The old threats are not gone, though, for Zygofer is said to be still alive, transformed into a demon himself. His Rust Brothers continue to haunt the land, hunting for elves, half-elves, and their dwarven allies, and attempt to subdue other people, now stronger than ever, for they can finally send mercenary forces with their mist-walking acolytes. Tribes of orcs who never forgave elves and dwarves their enslavement stay in the depths of the forests, ancient demons roam the land even now, and undead lurk in the ancient ruins.

The People Of The Ravenland

The game includes some staple fantasy options—humans, elves, half-elves, dwarves, halflings, goblins, and orcs, as well, as less classic wolfkin, though there are twists here and there. Humans, elves, dwarves, and half-elves are rather typical—with half-elves being lineages of descendants of elven and human intermingling generations ago as well, as recently. Halflings and goblins are single people divided by an ancient curse—whenever a child is born to a halfling or a goblin mother, it can be of either kin, so both live near each other and pass such children to live among their own people. They also tend to help each other—with halflings being better at things such as agriculture and crafts while goblins hunt and secretly protecting the halfling villages from threats. Orcs are playable race, though unsuitable for playing with humans (because they fought each other), elves or dwarves (because of the immense hatred held after generations of slavery followed by being thrown against Zygofer as a cannon fodder), and being at odds with other kins as well. Wolfkin are wolfish humanoid that are dedicated hunters and survivors seeing other kins as weak, unfit for the hardships of forests and mountains of the Ravenland.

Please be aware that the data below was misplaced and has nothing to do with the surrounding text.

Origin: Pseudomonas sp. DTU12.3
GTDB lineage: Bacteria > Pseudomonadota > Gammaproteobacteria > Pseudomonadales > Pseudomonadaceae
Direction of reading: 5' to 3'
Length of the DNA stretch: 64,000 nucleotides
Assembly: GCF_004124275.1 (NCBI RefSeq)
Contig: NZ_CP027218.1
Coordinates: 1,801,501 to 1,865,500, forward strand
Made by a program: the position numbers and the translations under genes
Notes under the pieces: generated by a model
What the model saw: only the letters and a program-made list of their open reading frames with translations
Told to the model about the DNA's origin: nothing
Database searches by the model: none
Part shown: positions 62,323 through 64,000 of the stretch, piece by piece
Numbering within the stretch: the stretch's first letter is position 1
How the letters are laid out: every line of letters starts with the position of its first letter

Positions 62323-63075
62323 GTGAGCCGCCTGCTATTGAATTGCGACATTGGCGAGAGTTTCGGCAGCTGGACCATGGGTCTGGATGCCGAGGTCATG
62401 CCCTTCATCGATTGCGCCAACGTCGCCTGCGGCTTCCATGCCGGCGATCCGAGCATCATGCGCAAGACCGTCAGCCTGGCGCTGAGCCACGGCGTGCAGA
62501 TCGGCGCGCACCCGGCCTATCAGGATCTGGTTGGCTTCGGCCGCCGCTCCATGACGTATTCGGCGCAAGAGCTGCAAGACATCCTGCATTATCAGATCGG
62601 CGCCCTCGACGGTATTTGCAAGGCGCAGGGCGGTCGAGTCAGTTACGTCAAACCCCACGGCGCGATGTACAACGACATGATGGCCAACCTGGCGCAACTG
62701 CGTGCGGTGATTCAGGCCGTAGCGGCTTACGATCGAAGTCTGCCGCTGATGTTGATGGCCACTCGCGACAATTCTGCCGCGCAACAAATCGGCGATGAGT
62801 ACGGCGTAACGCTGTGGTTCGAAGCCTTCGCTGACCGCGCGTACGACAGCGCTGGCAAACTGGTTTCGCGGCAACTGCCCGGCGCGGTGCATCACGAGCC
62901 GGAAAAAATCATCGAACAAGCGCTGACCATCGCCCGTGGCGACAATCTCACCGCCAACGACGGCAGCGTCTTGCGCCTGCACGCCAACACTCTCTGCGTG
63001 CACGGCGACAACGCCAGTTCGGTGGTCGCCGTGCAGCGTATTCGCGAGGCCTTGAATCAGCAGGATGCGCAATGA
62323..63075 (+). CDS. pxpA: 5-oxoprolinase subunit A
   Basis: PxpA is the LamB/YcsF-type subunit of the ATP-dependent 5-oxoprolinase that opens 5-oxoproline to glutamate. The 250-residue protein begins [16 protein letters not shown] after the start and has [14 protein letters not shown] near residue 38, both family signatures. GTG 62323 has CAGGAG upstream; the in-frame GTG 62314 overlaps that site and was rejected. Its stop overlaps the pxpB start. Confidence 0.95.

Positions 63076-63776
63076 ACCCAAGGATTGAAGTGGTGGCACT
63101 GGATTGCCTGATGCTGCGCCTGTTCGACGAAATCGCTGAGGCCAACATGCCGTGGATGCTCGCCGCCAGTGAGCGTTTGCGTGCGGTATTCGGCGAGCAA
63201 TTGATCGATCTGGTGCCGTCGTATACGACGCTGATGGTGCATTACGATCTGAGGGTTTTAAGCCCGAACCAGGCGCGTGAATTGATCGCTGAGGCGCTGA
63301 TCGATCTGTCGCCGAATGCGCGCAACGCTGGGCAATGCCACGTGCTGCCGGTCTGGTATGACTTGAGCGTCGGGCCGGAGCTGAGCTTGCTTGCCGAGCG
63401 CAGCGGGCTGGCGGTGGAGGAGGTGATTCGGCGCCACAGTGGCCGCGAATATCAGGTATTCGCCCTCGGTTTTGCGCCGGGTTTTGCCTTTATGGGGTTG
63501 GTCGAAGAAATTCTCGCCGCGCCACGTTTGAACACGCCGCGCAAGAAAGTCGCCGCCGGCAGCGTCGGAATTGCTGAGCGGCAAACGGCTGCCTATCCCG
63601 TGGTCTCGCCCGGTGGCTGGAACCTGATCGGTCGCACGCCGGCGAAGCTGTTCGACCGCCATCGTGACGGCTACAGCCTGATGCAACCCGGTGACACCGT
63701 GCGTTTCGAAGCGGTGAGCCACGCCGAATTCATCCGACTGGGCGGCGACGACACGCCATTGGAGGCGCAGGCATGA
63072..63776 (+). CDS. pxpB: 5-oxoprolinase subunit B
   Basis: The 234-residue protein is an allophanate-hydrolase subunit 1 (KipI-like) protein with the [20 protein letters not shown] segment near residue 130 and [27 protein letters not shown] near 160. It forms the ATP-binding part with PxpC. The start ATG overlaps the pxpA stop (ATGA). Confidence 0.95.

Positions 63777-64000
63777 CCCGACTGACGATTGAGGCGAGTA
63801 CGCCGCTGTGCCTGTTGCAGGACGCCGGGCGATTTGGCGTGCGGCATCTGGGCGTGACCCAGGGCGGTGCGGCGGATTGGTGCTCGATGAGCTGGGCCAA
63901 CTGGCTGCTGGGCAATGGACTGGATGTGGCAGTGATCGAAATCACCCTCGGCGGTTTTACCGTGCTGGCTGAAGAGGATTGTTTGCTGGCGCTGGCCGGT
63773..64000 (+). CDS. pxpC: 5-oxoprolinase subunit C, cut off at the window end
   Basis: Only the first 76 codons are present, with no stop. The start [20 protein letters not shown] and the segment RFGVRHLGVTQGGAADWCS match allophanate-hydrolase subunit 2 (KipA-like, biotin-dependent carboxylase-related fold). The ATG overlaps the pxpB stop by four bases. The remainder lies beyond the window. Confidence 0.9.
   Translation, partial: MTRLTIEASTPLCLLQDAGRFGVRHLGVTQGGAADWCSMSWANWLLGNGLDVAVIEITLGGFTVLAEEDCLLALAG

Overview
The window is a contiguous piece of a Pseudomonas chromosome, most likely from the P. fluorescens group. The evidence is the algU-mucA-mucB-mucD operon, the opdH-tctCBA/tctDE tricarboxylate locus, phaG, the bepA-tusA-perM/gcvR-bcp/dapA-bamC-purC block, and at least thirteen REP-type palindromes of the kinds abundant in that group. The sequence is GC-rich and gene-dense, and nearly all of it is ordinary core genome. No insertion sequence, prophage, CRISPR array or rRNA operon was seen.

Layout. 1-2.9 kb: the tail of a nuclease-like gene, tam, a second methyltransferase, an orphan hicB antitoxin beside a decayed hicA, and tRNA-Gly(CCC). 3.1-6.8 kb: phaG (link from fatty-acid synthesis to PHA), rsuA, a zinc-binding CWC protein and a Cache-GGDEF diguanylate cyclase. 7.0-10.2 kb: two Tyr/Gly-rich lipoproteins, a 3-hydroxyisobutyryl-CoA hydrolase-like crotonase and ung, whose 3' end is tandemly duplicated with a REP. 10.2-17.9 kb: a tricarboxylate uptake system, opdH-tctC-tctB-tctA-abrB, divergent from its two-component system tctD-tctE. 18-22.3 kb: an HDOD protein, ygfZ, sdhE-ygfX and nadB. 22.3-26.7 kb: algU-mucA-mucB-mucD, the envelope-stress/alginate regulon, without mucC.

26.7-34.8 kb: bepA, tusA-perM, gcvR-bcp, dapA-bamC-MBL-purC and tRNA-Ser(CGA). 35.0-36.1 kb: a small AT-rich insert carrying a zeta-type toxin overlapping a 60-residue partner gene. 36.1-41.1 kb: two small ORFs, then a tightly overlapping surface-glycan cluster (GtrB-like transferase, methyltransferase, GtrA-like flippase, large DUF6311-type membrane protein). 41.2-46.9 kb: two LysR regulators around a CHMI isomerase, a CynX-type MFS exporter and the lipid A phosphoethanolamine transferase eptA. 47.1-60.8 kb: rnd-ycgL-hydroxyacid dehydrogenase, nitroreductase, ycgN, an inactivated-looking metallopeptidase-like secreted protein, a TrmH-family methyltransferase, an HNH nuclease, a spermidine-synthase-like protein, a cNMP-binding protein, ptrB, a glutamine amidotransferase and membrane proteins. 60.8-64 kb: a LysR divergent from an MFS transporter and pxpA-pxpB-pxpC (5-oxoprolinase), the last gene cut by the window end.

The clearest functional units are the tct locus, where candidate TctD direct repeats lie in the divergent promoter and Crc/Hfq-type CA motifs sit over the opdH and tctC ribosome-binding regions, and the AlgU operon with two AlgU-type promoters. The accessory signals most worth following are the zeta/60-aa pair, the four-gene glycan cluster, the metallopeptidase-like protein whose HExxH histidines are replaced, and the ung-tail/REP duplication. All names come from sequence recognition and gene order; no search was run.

The Explorers, Scroungers, and Scoundrels

The choice of kin (aka race) determines the favored attribute and an unique kin talent that allows spending Willpower points to do things such as use one skill in place of another if you can come with a good explanation (humans), recover from critical injuries after a period of meditation (elves), push a roll multiple times (dwarves), avoid being hit (halflings), avoid being seen (goblins), follow scents (wolfkin), or recover from serious wounds (orcs). Half-elves talent makes their first Willpower point spent on activation of a talent or spell count double (more about that later).